7.      Last year more than how many Chinese students were enrolled at U.S. institutions of higher education? (Main)

8.      The town of Ojai in California is surrounded by the 6,000-foot peaks of what mountains?  (NW Traveler)

9.      What does Deb Shannon of Kittywake Designs, in Seattle’s Greenwood neighborhood, create her original hat designs from? (Sunday Market)

10.   What is the name of Iran’s president? (Main)

11.   According to a new Gallup poll what percent workers are “completely satisfied” with their job security? (NW Jobs)

12.   How many languages are spoken in Indonesia? (NW Traveler)

13.   On what day will there be a full moon in September? (NW Sunday)

14.   What is rowing solo with two oars called? (Pacific NW Magazine)

15.  What is the official state record for a yellow perch, which was caught on June 22, 1969? (Sports)

   

News Break is posted to the Web on Monday and Wednesday. Please share the NIE News Break program with other teachers. To sign-up for the electronic edition of the newspaper please call 206/652-6290 or toll-free 1-888/775-2655.

Copyright © 2014 The Seattle Times Company

 

 

 

 

 

Program Content for August 27, 2014

Wednesday's News Break selects an article from Tuesday, August 26, 2014 of The Seattle Times e-Edition for an in-depth reading of the news. Read the selected story and answer the attached study questions. 

 Comic-book super sale: $3.2 million (By Jennifer Peltz, NW Tuesday, page B2

Pre-Reading and Vocabulary

  1. Look at the title of this article. Have you ever purchased a comic-book before? How much did you pay for it? Why do you think someone might pay $3.2 million for a comic-book?
  2. Vocabulary:  Match the words to the numbered definitions below.

          

A.     backstory

B.     bid

C.     debut

D.     disclose

E.     flawless

F.     iconic

G.    investment

H.     oppressed

I.       proceeds

J.      rare

K.     roster

L.      surpassing

M.    vintage

N.     well-preserved

  

1.      to make (something) known to the public

2.      used to describe something that is not new but that is valued because of its good condition, attractive design, etc.

3.      a widely known symbol

4.      the total amount of money or profit that is made

5.      to show or provide (something, such as a product, television show, etc.) to the public for the first time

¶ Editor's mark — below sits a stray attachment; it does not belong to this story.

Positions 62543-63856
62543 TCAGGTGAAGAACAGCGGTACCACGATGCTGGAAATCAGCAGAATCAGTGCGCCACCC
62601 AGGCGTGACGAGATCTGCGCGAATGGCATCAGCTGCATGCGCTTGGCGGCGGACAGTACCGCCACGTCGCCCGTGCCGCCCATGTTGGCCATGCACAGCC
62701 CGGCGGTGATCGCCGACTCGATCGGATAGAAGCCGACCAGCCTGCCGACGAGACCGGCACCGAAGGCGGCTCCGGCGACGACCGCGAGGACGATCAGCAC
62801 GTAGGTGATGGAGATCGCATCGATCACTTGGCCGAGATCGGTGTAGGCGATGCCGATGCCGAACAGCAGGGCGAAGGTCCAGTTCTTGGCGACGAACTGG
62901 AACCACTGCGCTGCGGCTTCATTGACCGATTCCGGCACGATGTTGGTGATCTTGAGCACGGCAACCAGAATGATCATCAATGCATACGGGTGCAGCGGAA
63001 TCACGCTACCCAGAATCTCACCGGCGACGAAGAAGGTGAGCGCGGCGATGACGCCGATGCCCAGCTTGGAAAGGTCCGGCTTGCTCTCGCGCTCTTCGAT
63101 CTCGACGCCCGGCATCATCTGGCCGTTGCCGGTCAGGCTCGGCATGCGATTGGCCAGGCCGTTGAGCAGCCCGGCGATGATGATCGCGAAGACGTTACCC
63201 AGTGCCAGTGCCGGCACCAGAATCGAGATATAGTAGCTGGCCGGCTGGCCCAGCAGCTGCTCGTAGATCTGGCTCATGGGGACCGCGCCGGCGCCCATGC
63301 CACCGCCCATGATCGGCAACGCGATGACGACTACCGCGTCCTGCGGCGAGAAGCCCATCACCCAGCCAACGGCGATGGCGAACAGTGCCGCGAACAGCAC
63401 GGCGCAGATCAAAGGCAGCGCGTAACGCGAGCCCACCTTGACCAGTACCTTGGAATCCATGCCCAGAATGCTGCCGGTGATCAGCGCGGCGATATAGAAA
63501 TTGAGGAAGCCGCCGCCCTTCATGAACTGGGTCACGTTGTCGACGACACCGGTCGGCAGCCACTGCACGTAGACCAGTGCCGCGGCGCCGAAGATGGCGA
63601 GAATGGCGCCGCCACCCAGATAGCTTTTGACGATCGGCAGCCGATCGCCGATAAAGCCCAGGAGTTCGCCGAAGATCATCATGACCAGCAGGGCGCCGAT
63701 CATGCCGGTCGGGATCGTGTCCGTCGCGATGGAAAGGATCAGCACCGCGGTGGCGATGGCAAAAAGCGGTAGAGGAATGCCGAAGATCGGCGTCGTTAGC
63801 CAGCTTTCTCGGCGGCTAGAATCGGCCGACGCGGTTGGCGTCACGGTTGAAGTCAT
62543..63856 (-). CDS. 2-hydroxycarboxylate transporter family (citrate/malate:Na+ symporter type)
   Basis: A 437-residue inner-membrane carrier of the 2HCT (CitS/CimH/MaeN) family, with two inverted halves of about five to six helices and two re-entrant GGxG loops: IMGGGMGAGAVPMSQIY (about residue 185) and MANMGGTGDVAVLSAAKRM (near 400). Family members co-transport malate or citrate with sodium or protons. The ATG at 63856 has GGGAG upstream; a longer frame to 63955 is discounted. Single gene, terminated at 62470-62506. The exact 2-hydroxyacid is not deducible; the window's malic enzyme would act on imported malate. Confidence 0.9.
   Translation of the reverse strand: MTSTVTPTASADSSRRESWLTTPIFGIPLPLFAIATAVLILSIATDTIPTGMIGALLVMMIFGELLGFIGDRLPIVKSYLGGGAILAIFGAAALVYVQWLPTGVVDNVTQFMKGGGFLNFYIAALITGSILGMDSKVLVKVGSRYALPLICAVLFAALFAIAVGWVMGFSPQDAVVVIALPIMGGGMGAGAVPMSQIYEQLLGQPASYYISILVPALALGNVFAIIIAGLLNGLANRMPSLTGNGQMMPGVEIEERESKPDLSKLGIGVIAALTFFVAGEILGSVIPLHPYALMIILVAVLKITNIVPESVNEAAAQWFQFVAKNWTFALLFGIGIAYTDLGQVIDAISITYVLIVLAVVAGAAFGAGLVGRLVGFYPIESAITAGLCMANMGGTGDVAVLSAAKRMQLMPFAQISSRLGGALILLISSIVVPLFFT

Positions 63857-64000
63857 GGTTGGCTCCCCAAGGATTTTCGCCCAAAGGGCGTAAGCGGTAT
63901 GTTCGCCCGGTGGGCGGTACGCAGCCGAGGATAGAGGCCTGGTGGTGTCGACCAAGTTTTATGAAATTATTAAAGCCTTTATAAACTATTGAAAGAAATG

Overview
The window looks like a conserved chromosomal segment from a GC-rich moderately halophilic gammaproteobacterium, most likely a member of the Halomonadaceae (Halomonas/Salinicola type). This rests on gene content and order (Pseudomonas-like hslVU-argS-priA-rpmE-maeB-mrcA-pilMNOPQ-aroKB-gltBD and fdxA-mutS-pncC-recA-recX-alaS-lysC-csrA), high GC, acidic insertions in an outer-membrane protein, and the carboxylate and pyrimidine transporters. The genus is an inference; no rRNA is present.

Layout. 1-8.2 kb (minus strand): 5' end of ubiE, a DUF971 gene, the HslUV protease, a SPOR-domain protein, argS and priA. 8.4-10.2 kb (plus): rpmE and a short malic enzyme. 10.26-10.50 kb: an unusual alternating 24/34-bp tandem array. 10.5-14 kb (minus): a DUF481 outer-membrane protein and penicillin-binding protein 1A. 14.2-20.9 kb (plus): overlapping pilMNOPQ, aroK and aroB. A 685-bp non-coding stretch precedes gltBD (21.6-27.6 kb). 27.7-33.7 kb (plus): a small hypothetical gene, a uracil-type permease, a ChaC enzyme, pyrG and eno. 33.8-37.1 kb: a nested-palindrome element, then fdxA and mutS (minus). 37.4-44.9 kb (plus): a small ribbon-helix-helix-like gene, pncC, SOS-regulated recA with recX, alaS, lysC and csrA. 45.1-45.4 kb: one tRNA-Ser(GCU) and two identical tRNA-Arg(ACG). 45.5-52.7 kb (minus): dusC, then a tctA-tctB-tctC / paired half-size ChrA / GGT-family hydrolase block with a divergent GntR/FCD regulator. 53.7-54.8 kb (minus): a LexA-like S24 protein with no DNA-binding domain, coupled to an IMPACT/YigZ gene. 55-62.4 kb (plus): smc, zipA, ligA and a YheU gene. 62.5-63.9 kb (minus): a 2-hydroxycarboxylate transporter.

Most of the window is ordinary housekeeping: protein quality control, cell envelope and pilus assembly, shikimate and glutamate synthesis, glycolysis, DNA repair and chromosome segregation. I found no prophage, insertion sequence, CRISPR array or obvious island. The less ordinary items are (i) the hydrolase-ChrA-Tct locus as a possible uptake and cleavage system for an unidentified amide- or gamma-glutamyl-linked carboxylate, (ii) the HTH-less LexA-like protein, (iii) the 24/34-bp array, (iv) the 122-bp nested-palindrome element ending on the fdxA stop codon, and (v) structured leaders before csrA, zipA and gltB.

6.      a list of the people or things that belong to a particular group, team, etc.

7.      to keep down by severe and unjust use of force or authority

8.      to offer to pay (a particular amount of money) for something that is being sold

9.      to be better or greater than (someone or something)

10.   having no defects or faults, especially none that diminish the value of something

11.   having only a few of its kind in existence

12.   kept in good condition over a long period of time

13.   a narrative providing a history or background context, especially for a character or situation in a literary work, film, or dramatic series.

14.   something that you buy with the idea that it will increase in value, usefulness, etc.

Comprehension  

  1. What comic-book superhero made his debut in the comic-book that sold for $3.2 million on eBay?
  2. What year was Actions Comic No.1 published?

a)     1928

b)     1938

c)     1948

  1. The comic-book, Action Comics No. 1, was created by two Cleveland teenagers – true or false?
  2. How many copies of the rare comic-book that was sold are believed to exist?

a)     25 – 50

b)     50 – 100

c)     100 – 150

d)     None of the above.

  1. What rating was the comic-book that sold for $3.2 million given on a 10-point scale (from 1 – 10) used to rate vintage comic books?
  2. What was the comic book kept in for decades by the original owner?
  3. eBay has disclosed the buyer’s name as Joe Shuster – true or false?
  4. Name one reason mentioned in the article for the rising prices of vintage comic books.
  5. Some of the ________from the comic-book sale will go to the Christopher & Dana Reeve Foundation. (Fill in the blank)
  6. The comic-book that sold is believed to be the highest price ever paid for a comic-book ________ $2.1 million for a similarly high-quality copy of the same book in 2011. (Fill in the blank)

Additional Activities/Questions

 

1.      Have your students’ journal about what superhero they think is iconic and why. What characteristics and traits does this superhero have that people consider them to be a “superhero”?

2.      Answer the following questions about the article you just read:

A.     Who or what is the article about?

B.     What happened in the article?

C.     Why do you think the article is important or not?

 

 

News Break is posted to the Web on Monday and Wednesday. Please share the NIE News Break program with other teachers. To sign-up for the electronic edition of the newspaper please call 206/652-6290 or toll-free 1-888/775-2655. Copyright © 2014 The Seattle Times Company

 

 

Program Content for August 25, 2014

Sunday's News Break selects an article from Sunday, August 24th of The Seattle Times e-Edition for an in-depth reading of the news. Read the selected article and answer the attached study questions. Please remember to always preview the content of the article before sharing with your students.

Health Rocks! What’s that smell? (Presented by Bartell Drugs and NIE, page X6) 

Pre-Reading and Vocabulary  

  1. How important do you think your sense of smell is? How many times do you think you smell in a day? What is your favorite smell and why?